Title: This is What Happy Looks Like by Jennifer E. Smith
Published: April 2nd, 2013 by Poppy (Little, Brown and Company)
Group age: Young adult
Grade rate: B-
If fate sent you an email, would you answer? When teenage movie star Graham Larkin accidentally sends small town girl Ellie O'Neill an email about his pet pig, the two seventeen-year-olds strike up a witty and unforgettable correspondence, discussing everything under the sun, except for their names or backgrounds.
Then Graham finds out that Ellie's Maine hometown is the perfect location for his latest film, and he decides to take their relationship from online to in-person. But can a star as famous as Graham really start a relationship with an ordinary girl like Ellie? And why does Ellie want to avoid the media's spotlight at all costs?
I really enjoyed Smith’s The Statistical Probability of Love at First Sight (see my review here) and I’ve been eagerly waiting for the opportunity of reading her latest book.
The story begins with a series of emails exchanged between Ellie and Graham, after Graham sends an email in error about his pet pig. Ellie replies and thus the couple communicate anonymously with each other the span of a few months. The advantage of not knowing the person at the other end of the country is that they both got to be themselves, and they genuinely liked each other.
For some reason I couldn’t identify that well with Ellie. It seems to me that her mother transferred her paranoia and negative experiences with the press to Ellie and in turn, made her feel the same way. I think she gave up too soon on a potential relationship because of that fact, even if it made her miserable. On the other hand, I love Graham! No because he is a handsome and famous actor, but because he is so sweet and considerate in spite of that fact. Although he loves acting, he had a very difficult time adjusting to the fame and what that means. In part, this is a great coming-off age story of self-discovery and on how to set new boundaries that feel comfortable with the person they were becoming.
The plot is simple and believable. Nowadays couples and friend meet all the time through the Internet. Graham did all he could to make sure he could meet Ellie in person because he felt a real connection to her and also because he was so lonely. I felt bummed by the fact that Ellie gave up so quickly (before getting her common sense back), and that Graham allowed it. It slowed the pace of the story considerably, in my opinion. The escapade on the boat was a little weird to me as well. The writing is good, and easy to read. The story is told on the third person and we get to ‘be’ in both of the main character’s minds.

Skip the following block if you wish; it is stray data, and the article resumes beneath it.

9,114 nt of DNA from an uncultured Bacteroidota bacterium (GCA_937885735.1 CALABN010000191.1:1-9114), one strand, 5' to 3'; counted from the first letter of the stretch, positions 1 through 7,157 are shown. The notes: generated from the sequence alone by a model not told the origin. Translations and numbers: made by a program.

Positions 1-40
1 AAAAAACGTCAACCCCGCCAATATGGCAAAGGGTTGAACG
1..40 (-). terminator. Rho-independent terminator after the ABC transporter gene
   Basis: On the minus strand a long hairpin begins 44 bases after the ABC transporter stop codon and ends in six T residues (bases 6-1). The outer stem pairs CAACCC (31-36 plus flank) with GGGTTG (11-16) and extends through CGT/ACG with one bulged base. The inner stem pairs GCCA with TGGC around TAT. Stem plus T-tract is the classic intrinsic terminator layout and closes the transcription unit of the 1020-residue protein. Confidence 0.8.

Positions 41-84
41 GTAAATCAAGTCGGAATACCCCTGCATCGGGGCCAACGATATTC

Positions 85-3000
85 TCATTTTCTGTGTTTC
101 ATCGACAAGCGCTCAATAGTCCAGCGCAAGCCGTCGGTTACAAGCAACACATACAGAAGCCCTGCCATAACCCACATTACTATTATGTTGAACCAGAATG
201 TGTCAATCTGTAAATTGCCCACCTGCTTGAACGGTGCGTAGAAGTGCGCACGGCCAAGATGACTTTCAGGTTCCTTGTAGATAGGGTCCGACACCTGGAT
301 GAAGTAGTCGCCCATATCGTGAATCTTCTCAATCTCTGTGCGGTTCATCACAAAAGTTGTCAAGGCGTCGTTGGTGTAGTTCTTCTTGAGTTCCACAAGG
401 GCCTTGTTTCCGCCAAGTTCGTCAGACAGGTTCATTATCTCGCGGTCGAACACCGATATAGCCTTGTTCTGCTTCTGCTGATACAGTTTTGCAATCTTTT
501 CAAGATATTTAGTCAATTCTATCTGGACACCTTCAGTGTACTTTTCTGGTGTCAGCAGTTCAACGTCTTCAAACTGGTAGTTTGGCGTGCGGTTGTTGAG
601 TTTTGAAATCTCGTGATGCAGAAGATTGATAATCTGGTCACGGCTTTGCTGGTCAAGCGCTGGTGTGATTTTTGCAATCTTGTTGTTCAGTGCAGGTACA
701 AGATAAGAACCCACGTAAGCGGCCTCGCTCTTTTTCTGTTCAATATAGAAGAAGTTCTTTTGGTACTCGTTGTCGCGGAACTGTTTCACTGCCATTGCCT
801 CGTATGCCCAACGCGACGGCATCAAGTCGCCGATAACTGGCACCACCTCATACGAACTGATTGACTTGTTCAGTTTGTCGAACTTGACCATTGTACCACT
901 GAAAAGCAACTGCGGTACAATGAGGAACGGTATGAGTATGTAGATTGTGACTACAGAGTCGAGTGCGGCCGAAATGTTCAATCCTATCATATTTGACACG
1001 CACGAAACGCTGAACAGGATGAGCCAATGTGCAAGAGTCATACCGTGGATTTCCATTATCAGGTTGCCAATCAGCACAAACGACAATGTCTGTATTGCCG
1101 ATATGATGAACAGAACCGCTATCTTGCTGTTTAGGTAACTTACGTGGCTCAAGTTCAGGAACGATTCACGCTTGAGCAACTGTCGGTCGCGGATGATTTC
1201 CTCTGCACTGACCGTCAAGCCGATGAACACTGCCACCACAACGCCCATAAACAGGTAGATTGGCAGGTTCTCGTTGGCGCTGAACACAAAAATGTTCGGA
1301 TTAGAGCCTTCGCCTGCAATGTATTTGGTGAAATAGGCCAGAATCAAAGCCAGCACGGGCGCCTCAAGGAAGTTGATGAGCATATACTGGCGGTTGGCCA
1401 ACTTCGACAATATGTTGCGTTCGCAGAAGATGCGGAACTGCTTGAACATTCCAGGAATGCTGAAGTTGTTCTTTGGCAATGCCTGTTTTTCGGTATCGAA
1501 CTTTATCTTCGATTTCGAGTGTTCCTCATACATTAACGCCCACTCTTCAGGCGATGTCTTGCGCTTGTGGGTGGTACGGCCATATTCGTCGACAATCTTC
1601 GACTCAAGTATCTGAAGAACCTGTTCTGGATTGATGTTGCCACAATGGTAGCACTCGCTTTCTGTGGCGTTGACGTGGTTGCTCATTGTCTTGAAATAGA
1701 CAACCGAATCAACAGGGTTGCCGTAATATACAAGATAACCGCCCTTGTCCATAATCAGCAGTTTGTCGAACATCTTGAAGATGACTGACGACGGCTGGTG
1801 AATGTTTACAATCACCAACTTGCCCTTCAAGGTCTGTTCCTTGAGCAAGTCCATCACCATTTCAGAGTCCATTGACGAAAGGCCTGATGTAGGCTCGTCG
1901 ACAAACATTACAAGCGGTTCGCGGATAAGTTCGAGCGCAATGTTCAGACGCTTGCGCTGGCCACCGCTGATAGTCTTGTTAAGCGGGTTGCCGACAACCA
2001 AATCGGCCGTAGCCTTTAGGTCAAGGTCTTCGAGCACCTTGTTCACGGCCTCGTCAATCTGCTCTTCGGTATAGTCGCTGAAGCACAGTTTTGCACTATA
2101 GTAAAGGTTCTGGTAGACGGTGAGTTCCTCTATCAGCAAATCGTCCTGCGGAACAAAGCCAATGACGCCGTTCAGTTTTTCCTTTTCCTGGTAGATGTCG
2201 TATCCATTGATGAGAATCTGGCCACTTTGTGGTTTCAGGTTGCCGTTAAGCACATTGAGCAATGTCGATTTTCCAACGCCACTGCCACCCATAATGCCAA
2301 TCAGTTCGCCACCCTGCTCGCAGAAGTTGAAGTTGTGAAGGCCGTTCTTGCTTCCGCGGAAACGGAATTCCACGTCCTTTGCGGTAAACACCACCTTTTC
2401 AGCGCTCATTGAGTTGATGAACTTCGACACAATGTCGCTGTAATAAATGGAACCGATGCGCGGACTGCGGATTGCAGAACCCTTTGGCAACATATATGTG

Now we come to my biggest ‘issue’ about this book: what is going on with the ending? To me, it’s a non-ending! Way to open for my comfort. I’m sure other readers will make their own happy endings, but my imagination is not that good. Couldn’t we get an epilogue, a new string of emails after they met?
In the end This is What Happy Looks Like turned out to be an enjoyable light contemporary romance, but not as good as Statistical Probability.
Some quotes for you:
“Childhood memories were like airplane luggage; no matter how far you were traveling or how long you needed them to last, you were only ever allowed two bags.”
“He could see her, and it was just like he’d thought. It was just like being punched in the stomach.”
:…How can you know if makes you happy if you never experienced it?”
“There are different kinds of happy,” she said. “Some kinds don’t need any proof.”
About the cover: It’s lovely and appropriate as the story takes place in a beach town in Maine.